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Several things will happen when you are charged with a Los Angeles DUI and have to make your first appearance in court. This first appearance will be stated on the citation you receive, and will state the date and time of your appearance, as well as the Courthouse. This appearance is referred to as an Arraignment. Several things will happen on this first hearing.

  1. Reading of rights

At this first hearing, the Judge will read you your rights. You will earn exactly what you are being charged with, and what the highest potential sentence may be. You have a right to know the charges against you, the code section under which they fall and the extent of the possible sentence that can be imposed. In addition, you have a right to be aware of any and all rights that you possess, including the right to an attorney, a right to a jury trial and other important constitutional rights.

  1. Enter a Plea

You have the opportunity to enter a plea in the court of law. This plea can be of guilty, not guilty or no contest. Many people mistakenly believe that the proper plea is not guilty, however, in certain situations it might be appropriate. In order to make a determination, you must consider all possible arguments, defenses, the facts, and what the outcome of trial may be. It is not always apparent which way to plea, it is often the advice of a legal professional that can properly guide a person to make a determination as to what the best route may be.

  1. Plea Bargain

The prosecutor will also offer the person being charged a plea bargain. A plea bargain is an offer for a lesser charge or sentence in exchange for a guilty plea. Sometimes a plea bargain is recommended and is a good idea for the person to agree to. In certain situations, it is not a good idea and it makes more sense for the person to hold off and plead not guilty. This, like entering a plea in general, is something that needs to be analyzed carefully. Possible facts, defenses and arguments needs to be considered. This is best done through the guidance of a Los Angeles DUI Lawyer. A legal professional has the experience and knowledge to be able to distinguish what a good plea bargain is, and when it should be refused. In addition, when you are familiar with the prosecutors, Judges and clerks, it helps make the right decision.

  1. Continuance

As stated earlier, you have the right to an attorney. If you do not have one at the Arraignment, the court will allow for a brief thirty day continuance for you to find one. If you wish to find an attorney, then it is highly recommended that you take a continuance and retain counsel.

  1. Discovery

At the arraignment, you will also be handed discovery. Discovery is any evidence the prosecutor wishes to use in Court. This discovery can be useful in determining is a plea bargain should be accepted, or if a plea should be entered.

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Many of our clients come into our office and are upset because they have been arrested for a DUI, but have had no alcohol. There is a common misconception that being arrested for a DUI requires alcohol consumption, when in fact it does not.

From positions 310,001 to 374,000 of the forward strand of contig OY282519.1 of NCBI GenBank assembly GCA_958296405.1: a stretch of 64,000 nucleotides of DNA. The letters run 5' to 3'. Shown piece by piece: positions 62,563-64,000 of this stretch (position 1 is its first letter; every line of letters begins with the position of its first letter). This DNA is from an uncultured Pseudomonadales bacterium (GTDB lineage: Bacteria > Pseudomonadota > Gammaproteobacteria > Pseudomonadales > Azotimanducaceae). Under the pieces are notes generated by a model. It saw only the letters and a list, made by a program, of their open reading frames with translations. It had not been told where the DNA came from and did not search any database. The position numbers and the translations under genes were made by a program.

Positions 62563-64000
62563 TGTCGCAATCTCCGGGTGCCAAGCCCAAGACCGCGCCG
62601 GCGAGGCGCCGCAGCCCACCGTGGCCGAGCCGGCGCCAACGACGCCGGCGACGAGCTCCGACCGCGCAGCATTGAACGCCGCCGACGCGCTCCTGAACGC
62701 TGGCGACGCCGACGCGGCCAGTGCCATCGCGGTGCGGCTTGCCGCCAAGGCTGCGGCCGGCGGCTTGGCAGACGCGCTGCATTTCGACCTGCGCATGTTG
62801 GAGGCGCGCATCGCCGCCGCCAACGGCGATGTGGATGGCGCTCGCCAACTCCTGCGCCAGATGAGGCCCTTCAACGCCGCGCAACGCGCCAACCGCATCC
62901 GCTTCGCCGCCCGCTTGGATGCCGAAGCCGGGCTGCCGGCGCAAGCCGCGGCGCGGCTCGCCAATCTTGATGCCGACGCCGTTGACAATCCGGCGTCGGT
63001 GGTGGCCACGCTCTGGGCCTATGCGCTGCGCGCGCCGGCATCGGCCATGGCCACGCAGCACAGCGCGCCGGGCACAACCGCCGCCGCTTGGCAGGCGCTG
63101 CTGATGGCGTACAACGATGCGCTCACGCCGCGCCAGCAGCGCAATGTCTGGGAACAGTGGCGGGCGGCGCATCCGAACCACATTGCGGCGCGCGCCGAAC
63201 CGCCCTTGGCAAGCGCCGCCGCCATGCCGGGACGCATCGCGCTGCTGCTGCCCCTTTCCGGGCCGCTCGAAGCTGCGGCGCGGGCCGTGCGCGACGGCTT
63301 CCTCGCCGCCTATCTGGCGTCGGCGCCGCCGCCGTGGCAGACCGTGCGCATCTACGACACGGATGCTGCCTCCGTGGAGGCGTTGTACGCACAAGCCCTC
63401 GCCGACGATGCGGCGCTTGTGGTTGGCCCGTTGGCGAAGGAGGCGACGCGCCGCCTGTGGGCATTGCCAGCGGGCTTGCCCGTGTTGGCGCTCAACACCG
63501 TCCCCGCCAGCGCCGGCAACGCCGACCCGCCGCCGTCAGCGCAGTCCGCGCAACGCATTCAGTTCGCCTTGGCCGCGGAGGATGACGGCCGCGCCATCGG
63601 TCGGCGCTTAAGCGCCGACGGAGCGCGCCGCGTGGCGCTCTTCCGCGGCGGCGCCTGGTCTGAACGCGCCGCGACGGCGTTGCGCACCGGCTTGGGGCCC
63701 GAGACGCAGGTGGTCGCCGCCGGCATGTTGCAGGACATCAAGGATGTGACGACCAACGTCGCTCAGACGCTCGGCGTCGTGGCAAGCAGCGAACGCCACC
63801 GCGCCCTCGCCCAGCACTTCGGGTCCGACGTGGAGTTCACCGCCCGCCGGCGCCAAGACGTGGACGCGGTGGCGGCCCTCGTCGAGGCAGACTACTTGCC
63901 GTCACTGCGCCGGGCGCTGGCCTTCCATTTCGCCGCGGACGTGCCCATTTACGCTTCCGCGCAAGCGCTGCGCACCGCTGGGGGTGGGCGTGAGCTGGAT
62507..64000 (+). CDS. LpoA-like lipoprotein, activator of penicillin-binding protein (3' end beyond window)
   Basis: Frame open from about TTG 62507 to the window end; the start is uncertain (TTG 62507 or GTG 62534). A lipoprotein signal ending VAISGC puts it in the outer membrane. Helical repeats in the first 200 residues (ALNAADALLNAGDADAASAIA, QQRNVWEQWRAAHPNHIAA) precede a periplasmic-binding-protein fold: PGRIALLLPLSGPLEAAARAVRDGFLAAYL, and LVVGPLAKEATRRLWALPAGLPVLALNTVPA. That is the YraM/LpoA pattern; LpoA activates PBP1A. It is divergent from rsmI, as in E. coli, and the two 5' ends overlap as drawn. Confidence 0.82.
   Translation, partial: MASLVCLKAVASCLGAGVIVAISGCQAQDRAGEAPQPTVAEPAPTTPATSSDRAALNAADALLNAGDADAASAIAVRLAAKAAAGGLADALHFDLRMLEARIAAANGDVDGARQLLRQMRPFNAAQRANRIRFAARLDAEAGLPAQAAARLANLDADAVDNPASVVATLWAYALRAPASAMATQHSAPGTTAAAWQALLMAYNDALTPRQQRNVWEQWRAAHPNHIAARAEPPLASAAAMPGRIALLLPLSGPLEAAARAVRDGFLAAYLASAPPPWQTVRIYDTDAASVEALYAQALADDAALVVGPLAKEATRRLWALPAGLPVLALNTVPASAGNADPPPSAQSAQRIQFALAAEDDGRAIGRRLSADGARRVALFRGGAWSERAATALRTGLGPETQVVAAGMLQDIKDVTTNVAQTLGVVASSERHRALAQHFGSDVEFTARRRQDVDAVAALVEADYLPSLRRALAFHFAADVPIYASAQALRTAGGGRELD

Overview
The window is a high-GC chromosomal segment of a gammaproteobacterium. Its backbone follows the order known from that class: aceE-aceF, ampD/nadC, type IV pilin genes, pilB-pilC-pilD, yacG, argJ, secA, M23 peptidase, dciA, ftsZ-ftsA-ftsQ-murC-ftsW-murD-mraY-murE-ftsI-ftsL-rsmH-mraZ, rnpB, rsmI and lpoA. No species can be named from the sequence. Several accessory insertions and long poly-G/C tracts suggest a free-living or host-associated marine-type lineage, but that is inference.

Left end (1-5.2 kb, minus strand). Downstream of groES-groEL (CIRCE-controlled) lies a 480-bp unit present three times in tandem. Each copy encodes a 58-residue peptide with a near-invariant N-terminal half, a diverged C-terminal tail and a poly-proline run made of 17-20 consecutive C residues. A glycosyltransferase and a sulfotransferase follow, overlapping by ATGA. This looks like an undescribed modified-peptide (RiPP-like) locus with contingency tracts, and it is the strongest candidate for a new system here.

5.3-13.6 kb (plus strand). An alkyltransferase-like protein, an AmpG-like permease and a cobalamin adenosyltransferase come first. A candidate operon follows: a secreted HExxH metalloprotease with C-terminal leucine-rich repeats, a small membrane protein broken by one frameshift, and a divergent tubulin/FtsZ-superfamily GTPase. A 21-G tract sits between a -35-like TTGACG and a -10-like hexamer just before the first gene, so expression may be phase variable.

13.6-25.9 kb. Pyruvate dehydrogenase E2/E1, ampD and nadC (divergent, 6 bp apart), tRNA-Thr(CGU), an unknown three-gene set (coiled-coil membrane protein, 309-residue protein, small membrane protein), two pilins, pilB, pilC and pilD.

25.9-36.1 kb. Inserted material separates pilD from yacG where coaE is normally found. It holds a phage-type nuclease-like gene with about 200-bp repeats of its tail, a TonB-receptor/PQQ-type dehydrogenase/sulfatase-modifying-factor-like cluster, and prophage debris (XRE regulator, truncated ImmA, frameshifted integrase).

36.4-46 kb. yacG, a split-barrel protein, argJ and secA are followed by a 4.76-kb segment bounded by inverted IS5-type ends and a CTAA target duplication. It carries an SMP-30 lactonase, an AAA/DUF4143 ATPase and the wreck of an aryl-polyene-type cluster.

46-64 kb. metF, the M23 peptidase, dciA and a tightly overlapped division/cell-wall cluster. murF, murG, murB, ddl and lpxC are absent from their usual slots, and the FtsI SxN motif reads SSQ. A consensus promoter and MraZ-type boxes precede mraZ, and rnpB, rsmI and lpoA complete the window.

You can still be arrested if you are operating a vehicle under the influence of drugs alone. This not only includes drugs like marijuana, heroin and cocaine, but it also includes prescription drugs. Many prescription drugs inhibit your ability to operate a vehicle, and if you are on any such drugs, the court may find you guily of a DUI.

The beginning part of California Vehicle Code §23152 reads as follows:

(a) It is unlawful for a person who is under the influence of any alcoholic beverage to drive a vehicle.

(b) It is unlawful for a person who has 0.08 percent or more, by weight, of alcohol in his or her blood to drive a vehicle.

However, there is additional language that has been added to the section that reads as follows:

(c) It is unlawful for a person who is addicted to the use of any drug to drive a vehicle. This subdivision shall not apply to a person who is participating in a narcotic treatment program approved pursuant to Article 3 (commencing with Section 11875) of Chapter 1 of Part 3 of Division 10.5 of the Health and Safety Code.

As well as:

(e) It is unlawful for a person who is under the influence of any drug to drive a vehicle.

(f) It is unlawful for a person who is under the combined influence of any alcoholic beverage and drug to drive a vehicle.

What many people miss is that it the second section of the statutes makes it unlawful for a person to operate a vehicle with any kind of drug in their system. What is also very important to consider is that some prescription drugs that prohibit operation of a vehicle, may also lead to a DUI.

DUIs that involve drug use are harder to prove because a breathalyzer is not issued for drug cases. There is no test that can accurately reflect the drugs in a system other than consenting to a blood test, or the officer’s observations. This makes the Los Angeles Criminal Defense Attorney’s case stronger, and the prosecutor’s case weak. This will give a lot of leeway for your attorney to argue and get a better deal for you, if you choose to take a plea bargain.

It is important that you hire a lawyer early on in the case, prior to any statements being made or pleas being entered. If the case is strategically planned and the proper defenses and arguments are presented in a DUI with solely drugs, there is a strong chance that the case can be dismissed or reduced. Be sure to contact a Criminal Defense lawyer as soon as possible!

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A Los Angeles Criminal Defense lawyer can start working on your criminal case well before the first hearing. There is often a lot to do to prepare for a hearing, and this work can start immediately upon having been retained.